Tips for keeping the conversation going

    If you have prepared for your visit to the networking event properly, you will have a reasonable idea of what to say and who to say it to. For conversations, there is always a few things to keep in mind:

    • Make the person you are speaking to the topic – If there’s a lapse in small talk ask them more about their role, why it’s interesting and what’s happening in their sector. This is a fantastic way for you to find some talking points
    • Tailor your speech to the listener – You can make a judgement on a person’s preferred interaction style and make sure that the way in which you are networking suits them. Are they more informal? Do they want to talk about industry news or just chat?
    • Pay attention to non-verbal communication – A listener’s interest can be accurately judged by paying attention to their reactions, placing you in an educated place to tailor the rest of the conversation. Pay attention to your own non-verbal communication, especially if you are a nervous speaker - always make eye contact, amend your tone of voice to suit the situation and, most importantly, smile! 
    • Anecdotes and client stories - The use of anecdotes and client stories is a great way of breaking down a nonchalant listener and making them engage. Stories relevant to what you eventually want to talk about often lead to an easy route of finding common ground and talking about your business

    Ending a conversation with a new contact

    Ending the conversation is the most important part of networking, so be memorable! If a conversation hasn’t been as productive as you had hoped then simply exit the conversation gracefully with something along the lines of ‘please do let me know how you get on with your work and don’t hesitate to get in touch if there's something you’d like to discuss anything further’.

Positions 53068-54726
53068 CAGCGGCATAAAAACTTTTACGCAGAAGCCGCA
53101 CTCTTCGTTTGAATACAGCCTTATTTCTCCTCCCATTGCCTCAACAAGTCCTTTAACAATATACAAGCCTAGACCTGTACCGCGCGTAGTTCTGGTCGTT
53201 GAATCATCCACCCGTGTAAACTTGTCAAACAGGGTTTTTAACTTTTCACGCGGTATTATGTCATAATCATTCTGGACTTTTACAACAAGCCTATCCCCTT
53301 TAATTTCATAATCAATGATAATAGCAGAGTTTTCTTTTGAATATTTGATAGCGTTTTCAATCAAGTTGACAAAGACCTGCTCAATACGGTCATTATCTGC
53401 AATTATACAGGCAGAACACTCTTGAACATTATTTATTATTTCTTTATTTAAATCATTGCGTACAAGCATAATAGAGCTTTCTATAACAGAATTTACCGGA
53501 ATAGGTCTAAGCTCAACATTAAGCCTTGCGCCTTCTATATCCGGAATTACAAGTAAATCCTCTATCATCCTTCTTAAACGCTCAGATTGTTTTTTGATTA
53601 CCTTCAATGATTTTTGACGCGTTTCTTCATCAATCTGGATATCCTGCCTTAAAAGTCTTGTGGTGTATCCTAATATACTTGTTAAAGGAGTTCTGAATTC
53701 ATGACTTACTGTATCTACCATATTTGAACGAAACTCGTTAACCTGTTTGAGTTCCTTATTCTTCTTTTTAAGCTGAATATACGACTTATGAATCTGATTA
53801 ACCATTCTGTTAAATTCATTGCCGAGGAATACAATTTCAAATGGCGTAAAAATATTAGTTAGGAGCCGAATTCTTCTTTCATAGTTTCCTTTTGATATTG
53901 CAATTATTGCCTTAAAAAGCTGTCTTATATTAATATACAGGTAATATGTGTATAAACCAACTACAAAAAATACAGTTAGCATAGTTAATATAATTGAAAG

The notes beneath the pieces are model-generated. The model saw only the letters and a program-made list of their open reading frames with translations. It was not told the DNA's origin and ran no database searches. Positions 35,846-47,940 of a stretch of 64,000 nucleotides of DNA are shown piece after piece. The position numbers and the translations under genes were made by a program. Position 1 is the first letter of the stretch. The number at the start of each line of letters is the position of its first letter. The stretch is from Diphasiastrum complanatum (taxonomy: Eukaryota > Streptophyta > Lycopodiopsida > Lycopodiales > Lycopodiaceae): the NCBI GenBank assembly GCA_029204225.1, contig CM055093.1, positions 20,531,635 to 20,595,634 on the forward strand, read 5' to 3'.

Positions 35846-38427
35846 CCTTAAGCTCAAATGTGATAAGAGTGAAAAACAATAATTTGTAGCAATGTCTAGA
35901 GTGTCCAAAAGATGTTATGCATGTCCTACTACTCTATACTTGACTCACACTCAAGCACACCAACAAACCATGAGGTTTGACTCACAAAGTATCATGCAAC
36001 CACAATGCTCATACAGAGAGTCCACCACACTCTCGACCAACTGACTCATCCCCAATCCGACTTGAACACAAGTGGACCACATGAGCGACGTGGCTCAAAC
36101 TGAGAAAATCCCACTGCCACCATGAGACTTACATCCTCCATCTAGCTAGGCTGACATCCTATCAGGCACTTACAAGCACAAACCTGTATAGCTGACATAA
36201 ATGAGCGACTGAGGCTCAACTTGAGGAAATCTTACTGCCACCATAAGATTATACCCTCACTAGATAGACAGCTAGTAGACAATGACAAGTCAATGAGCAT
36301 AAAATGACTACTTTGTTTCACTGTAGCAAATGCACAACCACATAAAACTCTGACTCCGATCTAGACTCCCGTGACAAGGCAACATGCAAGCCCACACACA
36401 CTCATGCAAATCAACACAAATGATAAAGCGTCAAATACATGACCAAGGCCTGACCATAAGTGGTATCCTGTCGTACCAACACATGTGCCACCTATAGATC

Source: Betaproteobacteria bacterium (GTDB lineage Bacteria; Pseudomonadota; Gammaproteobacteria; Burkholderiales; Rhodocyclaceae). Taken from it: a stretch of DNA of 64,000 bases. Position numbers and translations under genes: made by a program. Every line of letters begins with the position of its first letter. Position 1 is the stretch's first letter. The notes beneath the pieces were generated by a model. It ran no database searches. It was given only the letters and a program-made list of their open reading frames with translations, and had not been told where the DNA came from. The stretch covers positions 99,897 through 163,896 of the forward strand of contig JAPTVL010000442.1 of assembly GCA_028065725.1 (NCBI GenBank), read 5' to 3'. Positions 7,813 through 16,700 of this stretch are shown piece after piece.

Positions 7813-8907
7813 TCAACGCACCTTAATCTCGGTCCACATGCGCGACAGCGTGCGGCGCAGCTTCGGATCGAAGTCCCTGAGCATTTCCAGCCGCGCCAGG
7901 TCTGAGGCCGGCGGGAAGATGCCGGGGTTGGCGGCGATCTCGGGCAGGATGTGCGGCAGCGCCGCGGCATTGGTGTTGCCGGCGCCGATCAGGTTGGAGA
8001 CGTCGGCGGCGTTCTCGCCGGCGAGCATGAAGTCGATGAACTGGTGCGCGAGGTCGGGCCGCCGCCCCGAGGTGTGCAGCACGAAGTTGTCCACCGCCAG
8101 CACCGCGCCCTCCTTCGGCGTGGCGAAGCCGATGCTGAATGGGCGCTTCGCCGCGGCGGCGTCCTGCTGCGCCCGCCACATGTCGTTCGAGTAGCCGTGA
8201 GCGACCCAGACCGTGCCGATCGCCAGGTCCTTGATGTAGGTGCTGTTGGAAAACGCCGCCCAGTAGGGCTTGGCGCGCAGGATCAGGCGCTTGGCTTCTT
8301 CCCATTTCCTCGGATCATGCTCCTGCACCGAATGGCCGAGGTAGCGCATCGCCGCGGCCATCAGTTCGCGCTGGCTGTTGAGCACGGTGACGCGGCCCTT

The key to a good ending, regardless of if the talk went good or bad, is to ensure that it ends open, allowing potential for the conversation to be continued at a later date. If a conversation did go well, then follow it up!

    The Business Show is the ultimate two-day event for startups and growing businesses, giving you the chance to network with thousands of other businesses and learn from over 250 seminars. It takes place on 17 and 18 May at the ExCeL in London - register for your complimentary ticket now.

    #0
  2. Bradley Biddlecombe

    Bradley Biddlecombe UKBF Newcomer Free Member

    Posts: 0 Likes: 1
  3. deanpunchard

    deanpunchard UKBF Contributor Free Member

    Posts: 65 Likes: 10
    In my experience, people know people, so even if you find yourself talking to someone who you think isn't going to give you any "value", just remember they have a network too. I have found people will give referrals to their network, even if they have no need for what you're offering.
     
    Posted: May 18, 2017 By: deanpunchard Member since: Dec 30, 2012
    #4